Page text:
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Home News Op-Ed: Is Christianity Good For Culture?

Op-Ed: Is Christianity Good For Culture?

Op-Ed: Is Christianity Good For Culture?

Part 1: Christianity and the Scientific Revolution

by Kevin Clancey

The late Christopher Hitchens wrote a book telling us why religion ruins everything. Western religions, according to Hitchens, have been a force for evil and repression and destroy what is good about being human.

Indeed, the flaws and sins of religious institutions and people can be seen throughout history. As a Christian, I am aware of how imperfect the church is and painfully aware of how flawed I am. Yet is Hitchens’ claim valid?

Has religion, specifically Christianity, been a bad influence on the world we live in now or a great force for good?

The case can be made that, in fact, much of what we enjoy and assume about our world and Western civilization has come about primarily because of the influence of Jesus of Nazareth and his followers throughout history.

None of us have the advantage of George Bailey, the character in the classic “It’s a Wonderful Life.” George got a glimpse of what the world would have been like if he was never born, a great gift to George Bailey and a great story. Unfortunately, this is impossible for the human race outside of the movies.

We don’t know what the world would be like without Jesus Christ coming into history.

Still, we do have evidence that His life and teaching have had an enormous and positive impact on the world in which we live. There are several areas where this is demonstrably the case.

This article aims to examine Christianity’s influence on the scientific revolution. Most of us would agree that the advances in science over the last four hundred years have helped create a world where we have a greater understanding of nature, a greater prospect for longer and healthier lives, a more significant opportunity for greater comforts, and wealth unheard of throughout most of the history of the world.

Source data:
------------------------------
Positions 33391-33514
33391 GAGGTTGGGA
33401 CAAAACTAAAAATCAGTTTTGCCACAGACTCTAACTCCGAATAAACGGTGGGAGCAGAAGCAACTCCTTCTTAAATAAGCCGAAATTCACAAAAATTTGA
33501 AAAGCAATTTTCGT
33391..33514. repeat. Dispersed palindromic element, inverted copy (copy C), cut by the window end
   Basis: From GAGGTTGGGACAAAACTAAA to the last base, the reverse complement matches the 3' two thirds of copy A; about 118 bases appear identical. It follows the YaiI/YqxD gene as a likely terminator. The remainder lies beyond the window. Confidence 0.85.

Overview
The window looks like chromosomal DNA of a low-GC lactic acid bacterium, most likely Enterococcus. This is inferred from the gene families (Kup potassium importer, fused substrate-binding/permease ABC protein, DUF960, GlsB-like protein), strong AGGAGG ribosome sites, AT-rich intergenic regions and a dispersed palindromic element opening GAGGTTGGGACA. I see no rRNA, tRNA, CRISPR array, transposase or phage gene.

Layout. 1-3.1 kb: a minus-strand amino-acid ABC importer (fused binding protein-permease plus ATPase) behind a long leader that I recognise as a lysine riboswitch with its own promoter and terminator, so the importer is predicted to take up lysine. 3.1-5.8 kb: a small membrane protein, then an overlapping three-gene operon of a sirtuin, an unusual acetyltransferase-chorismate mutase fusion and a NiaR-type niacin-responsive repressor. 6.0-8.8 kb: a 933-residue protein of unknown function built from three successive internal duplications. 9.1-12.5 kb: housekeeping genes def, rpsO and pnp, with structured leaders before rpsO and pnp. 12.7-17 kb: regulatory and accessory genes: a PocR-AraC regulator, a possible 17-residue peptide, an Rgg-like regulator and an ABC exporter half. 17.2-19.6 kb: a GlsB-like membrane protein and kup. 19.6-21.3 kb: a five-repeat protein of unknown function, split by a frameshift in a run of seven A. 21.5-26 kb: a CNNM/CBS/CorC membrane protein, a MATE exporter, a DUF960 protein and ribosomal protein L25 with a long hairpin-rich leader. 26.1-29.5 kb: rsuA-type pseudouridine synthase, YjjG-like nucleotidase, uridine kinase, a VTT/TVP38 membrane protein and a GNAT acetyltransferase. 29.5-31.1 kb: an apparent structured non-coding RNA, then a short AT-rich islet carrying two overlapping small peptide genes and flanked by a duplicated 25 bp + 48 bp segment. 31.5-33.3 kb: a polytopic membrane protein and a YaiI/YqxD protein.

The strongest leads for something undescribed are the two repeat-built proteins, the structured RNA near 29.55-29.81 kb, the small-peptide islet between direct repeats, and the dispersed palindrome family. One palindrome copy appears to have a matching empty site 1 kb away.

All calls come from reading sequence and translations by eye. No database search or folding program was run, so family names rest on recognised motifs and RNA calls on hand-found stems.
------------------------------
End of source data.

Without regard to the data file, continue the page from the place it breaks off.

In our modern worldview, religion, and science have often been pitted against each other, but is this true?

History tells us differently. Christians believe and have believed that nature is orderly and created by an intelligent being.

Because of this, it can be studied, and the truth can be discovered. Pre-Christian pagan ideas about nature had no such presuppositions. Pagan ideas about nature and the gods were more random and erratic.

Christianity laid the foundation for the scientific revolution, which is why the movement’s founders were almost exclusively Christians.

The Christian view of loving your neighbor was and is a driving force for scientific discovery. As we have seen, scientific developments can improve life for people on Earth.

An emphasis on improving healthcare, the environment, advancing time-saving technologies, and more food-producing agriculture are all positive gains for people and help alleviate hardship and suffering.

The moral influence behind the advances in science comes directly from the idea we find in Jesus of a good God, an orderly Creator, and the command from God to love our neighbor.

God’s glory and greatness are revealed in scientific discovery. When the mysteries of the universe are discovered, they draw us toward God, not away from Him.

Creation from nothing, the universe’s beginning, points us to a Creator God. The fine-tuning of the universe allows for life to appear and continue on Earth and point to a benevolent designer entirely consistent with God as seen in Jesus.

DNA, the code that directs life, is a brilliant language written into every living thing and points to a creator of that language and an author of life, again consistent with the life and teachings of Jesus.

Even the scientific method of investigating, researching, and testing come from a Christian foundation. The assumption that truth can be looked for and found out if diligently looked for and analyzed is teachings clearly found in Jesus.

The impetuousness to know more about God and nature and the holy curiosity to seek and find our central teachings in the Christian faith. Theology and science don’t always agree, but our knowledge in both fields is incomplete.

What is true is that all truth is God’s truth, and the vast advances in science made in recent history clearly found their source in the Christian worldview brought about by the life, death, and resurrection of Jesus Christ.

Copyright 2023,

Author Biography:

Kevin Clancey, a devoted pastor with 36 years’ experience, holds an M.Div from Fuller Seminary. He and his wife, Jill, have three children and six grandchildren. Kevin’s leadership and writing reflect his compassion and wisdom.